How to leave the table?
Moving from one Cloud to another is a different scenario, admits Loukides. “Most Cloud providers structure their services as ‘roach motels’ to make it easy to move in and difficult to leave. Dropping one Cloud for another is likely to be expensive and may not yield any significant savings. However, all Cloud providers are not the same. In some cases, you may need a service that another provider offers. In this case, a better alternative to Cloud switching would be designing the application to run across multiple providers: splitting the application into parts, each of which can run whichever provider delivers the service it needs.”
Bandyopadhyay opines that it is not always such an easy choice, especially as Economics has changed during Covid and post-Covid world, and when companies have become money-conscious. Transferring anything from on-premise to Cloud also means a lot of disruptions; not just qualitatively, but also quantitatively.
Examining how easy and practical it is for someone to switch back to the on-premise model, Bandyopadhyay underlines it all in two words: courage and deep pockets.
“If a company has the culture of accepting a mistake of ‘sunk costs’ and correcting it, it will make the switch. But it has to have deep pockets to do that. Because just like going to Cloud needed a lot of work, going back from Cloud would need a lot of re-engineering too. And that means a lot of time.” Here the companies that have suffered any real business damage due to a Cloud investment are more likely to hit the ‘reset’ button, Bandyopadhyay weighs in.
Would SLAs be a way to accommodate these expectations and create a safety net for enterprises? Bandyopadhyay reasons that while claw-back mechanisms can be put in place, the question is not about money; it is about damage. “Does it help to be paid by a Cloud vendor if you are a bank and you suffer Cloud outage? The claw-back can put some pressure on vendors but it is not a silver bullet for your problems.”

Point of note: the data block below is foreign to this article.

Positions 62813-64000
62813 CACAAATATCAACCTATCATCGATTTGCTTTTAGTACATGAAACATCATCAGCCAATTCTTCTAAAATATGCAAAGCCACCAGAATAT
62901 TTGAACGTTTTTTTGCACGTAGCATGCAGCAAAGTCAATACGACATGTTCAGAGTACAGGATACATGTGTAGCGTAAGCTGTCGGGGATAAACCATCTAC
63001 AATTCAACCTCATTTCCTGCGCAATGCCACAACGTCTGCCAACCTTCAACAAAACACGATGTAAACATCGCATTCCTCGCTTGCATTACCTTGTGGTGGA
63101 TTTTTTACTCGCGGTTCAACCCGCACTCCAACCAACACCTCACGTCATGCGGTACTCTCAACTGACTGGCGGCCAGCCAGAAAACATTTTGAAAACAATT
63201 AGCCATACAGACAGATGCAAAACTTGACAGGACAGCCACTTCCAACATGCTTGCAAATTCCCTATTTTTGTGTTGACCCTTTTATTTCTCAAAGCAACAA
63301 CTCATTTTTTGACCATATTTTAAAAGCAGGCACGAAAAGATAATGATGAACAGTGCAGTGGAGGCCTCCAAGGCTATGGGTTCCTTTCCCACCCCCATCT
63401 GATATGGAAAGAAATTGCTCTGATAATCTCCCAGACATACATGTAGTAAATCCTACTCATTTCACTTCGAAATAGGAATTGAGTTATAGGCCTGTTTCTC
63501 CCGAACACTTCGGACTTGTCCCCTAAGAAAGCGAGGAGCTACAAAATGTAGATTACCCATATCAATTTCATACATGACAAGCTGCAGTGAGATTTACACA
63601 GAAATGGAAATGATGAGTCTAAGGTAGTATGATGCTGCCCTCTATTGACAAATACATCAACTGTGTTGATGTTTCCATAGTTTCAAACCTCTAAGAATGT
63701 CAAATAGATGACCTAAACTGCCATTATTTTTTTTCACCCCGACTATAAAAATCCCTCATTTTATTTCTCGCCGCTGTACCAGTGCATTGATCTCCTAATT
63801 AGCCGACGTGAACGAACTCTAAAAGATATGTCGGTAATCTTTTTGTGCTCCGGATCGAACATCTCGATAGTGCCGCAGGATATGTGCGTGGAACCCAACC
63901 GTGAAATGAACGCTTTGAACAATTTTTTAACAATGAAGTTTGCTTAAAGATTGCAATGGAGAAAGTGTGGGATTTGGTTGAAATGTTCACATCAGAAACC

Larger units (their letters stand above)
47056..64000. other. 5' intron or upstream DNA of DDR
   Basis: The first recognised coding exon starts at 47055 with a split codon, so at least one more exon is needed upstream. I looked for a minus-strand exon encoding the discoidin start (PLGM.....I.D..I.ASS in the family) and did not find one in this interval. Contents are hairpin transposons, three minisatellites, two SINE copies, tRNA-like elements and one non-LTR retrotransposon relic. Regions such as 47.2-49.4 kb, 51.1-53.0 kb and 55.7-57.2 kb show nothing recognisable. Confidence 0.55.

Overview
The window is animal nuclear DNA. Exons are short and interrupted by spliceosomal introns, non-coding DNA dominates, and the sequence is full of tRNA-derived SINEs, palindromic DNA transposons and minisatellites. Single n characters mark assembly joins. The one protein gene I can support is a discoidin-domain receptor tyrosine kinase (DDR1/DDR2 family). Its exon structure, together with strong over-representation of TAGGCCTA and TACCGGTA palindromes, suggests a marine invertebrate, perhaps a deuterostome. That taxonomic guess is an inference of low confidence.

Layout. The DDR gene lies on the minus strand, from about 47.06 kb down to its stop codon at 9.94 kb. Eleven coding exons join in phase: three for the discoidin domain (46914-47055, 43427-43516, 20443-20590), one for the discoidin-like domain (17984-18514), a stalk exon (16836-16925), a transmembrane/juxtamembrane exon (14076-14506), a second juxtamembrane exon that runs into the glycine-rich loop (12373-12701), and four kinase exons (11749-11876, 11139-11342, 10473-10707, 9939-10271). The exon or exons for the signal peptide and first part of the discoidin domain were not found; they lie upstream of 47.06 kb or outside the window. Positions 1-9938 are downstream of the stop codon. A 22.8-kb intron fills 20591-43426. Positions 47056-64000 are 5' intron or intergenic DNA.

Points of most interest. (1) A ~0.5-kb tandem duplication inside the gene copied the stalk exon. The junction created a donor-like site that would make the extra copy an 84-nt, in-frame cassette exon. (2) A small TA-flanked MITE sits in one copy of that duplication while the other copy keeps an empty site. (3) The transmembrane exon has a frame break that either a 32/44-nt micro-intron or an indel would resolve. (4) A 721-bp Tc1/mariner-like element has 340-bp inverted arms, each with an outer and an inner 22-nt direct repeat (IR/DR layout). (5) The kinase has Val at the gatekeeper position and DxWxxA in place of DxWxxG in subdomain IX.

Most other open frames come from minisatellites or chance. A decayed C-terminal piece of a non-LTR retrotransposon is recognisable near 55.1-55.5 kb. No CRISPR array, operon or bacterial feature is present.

It is not that easy to do Cloud-switching. Gupta avers that moving workload between public, private and edge Clouds can be expensive. “It is also time-consuming and risky. Cloud migration can take months without consistent management infrastructure, adversely impacting productivity and hindering innovation. The major challenge is the difficulty that IT teams experience when working with Cloud resources that have drastically different management frameworks, tools, SLAs and security issues.”
So, what is the right way about it? “It is not always about choosing a private or a public Cloud solution, the decisive move has to be about aligning the needs of the on-prem infrastructure with the expectations from the Cloud environment of the organisation. We could have a datacentre but run applications with multiple hyperscalers, hence without a consistent infrastructure between Clouds, the task of migration can take much longer and place the organisation at greater risk. Ease of access to data, proactive security and making the value chain resilient to threats, and the best agility, flexibility and scalability for business needs, would determine what Cloud infrastructure an organisation would invest in. Latency is also a determining factor in choosing the kind of Cloud for the business, be it public, private or even, edge,” says Gupta.
Of the top public software companies currently utilising Cloud infrastructure, an estimated USD 100 billion of market value is being lost among them due to cloud impact on margins.
Not one fork, but many